At this point, most people with an I.Q. above 80 realize that The Gumball doesn’t decide anything about this campaign or what her statements will be in the pursuit of victory in this election.  Her job is to follow instructions —  to read or recite what she is told and nothing more.  The fact that someone of Mr. Gregory’s stature would expect the viewing public to believe the myth that The Gumball, herself, has anything substantive or strategic to contribute to this campaign is insulting to our intelligence.  Mr. Gregory:  Do you really think we are all so stupid as to believe that The Gumball can do anything other than recite prepared “talking points”, read scripted speeches and follow instructions?  Why is it so important for you to have us pretend that this numbskull can make important campaign decisions?  Do you have “handlers” directing you to deliver such absurd propositions to us?

On the other hand, Peggy Noonan’s remarks during that same panel discussion on Meet The Press, provide a candid view of the ugly truth about the current campaign:

We live in the age of political strategists.  We live in the age of “The Guys on the Plane”.  We live in the age of “The Blackberry Guy” saying:  “Let’s get ’em this way –  Let’s get ’em this way!”

*  *  *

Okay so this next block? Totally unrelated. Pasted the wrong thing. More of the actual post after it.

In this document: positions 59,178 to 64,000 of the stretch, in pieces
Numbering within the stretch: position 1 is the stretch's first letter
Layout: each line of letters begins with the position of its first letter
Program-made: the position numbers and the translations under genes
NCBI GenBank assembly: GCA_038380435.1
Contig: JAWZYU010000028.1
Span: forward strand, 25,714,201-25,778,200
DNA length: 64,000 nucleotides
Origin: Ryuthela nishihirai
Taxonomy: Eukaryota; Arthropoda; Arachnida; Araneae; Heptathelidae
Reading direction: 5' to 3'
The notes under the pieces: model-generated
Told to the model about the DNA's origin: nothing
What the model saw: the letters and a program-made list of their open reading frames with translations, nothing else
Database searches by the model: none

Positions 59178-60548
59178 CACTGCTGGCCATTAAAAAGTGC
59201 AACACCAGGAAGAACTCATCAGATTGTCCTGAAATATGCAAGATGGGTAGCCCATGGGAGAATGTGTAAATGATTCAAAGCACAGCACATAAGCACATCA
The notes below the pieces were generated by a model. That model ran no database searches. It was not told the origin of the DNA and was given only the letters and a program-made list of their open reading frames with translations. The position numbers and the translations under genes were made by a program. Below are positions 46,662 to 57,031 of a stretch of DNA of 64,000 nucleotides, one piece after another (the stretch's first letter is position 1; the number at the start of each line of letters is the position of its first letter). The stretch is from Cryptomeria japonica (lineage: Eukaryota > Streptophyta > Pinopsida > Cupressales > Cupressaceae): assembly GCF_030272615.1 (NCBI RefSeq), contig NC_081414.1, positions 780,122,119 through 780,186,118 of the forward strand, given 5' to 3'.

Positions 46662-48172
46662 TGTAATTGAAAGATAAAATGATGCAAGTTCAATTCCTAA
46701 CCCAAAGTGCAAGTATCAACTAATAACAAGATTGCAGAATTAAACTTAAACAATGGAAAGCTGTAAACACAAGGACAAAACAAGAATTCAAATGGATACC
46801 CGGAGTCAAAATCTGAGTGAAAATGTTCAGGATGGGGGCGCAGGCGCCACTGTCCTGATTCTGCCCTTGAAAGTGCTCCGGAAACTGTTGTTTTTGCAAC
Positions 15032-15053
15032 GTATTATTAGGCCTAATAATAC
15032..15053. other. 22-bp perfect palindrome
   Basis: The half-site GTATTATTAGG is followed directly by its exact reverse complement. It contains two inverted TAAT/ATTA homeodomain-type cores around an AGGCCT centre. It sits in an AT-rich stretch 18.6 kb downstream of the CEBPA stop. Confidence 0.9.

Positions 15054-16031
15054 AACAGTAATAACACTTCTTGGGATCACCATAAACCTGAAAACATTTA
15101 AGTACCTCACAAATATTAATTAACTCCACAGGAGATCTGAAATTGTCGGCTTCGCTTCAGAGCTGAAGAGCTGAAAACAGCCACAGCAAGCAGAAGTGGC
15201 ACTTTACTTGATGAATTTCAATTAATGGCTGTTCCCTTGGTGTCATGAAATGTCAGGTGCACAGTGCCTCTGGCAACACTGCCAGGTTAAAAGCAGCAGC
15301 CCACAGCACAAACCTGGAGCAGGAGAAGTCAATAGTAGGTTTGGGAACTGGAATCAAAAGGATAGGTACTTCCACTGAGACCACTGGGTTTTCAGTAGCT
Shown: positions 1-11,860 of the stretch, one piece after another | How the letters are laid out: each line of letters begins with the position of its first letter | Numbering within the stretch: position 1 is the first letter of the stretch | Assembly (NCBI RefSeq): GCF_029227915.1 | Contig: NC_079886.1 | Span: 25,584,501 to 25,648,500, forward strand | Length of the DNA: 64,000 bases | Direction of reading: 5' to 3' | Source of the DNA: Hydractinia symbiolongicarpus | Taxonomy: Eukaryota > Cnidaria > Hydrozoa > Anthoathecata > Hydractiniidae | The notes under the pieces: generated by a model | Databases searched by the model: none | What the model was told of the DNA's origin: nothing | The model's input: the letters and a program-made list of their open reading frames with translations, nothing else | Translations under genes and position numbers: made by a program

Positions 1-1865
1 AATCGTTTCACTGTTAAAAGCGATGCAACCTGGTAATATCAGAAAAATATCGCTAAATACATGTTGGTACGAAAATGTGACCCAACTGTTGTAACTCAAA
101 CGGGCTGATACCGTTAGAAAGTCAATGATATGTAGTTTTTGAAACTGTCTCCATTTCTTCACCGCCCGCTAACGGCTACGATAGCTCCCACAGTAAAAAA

I have the sense sometimes, lately, that these “Guys on the Plane” think history is their plaything.  History is not their plaything.

*  *  *

This is not a time for playfulness and mischief.  It ain’t right!

Rest assured that The Gumball will be spat out by “The Guys on the Plane” as soon as she loses her flavor.  This is likely to happen by November 5.  After that:  Watch what happens to her political career.

Stupidity As A Virtue

Comments Off on Stupidity As A Virtue

September 15, 2008

The initial interview Charlie Gibson had with Sarah “The Gumball” Palin, televised on Thursday, September 11, displayed her ability to rattle off scripted answers to Gibson’s questions.  At times, I wondered whether there might have been a “handler” on the set, giving Palin signals as to what answer to recite.  Perhaps by running his hand through his hair and patting his stomach after one of Gibson’s questions, such a handler may have given Palin the signal:  Answer #6.  Later in the interview, when Gibson asked her about a possible invasion of Iran by Israel to bomb nuclear facilities, the “handler” may have scratched his ear and rubbed his right eye: a signal to use answer #4.  After Gibson pressed for a real answer to that question, the handler may have placed his hand to his forehead, palm out, with four fingers extended, meaning:  Repeat answer #4.  When Gibson pressed on for an answer to his question, the hand would have risen in front of the forehead once again, with the four fingers extended.  Although The Gumball may have been able to decide for herself, which question required which answer number, she was obviously reciting canned responses prepared by McCain’s strategists.  Curiously, there was no answer praising the merits of the “Bush doctrine” of pre-emptive warfare.  After the interview, Palin’s apologists explained away The Gumball’s ignorance about the issue, as confusion resulting from some sort of trick question.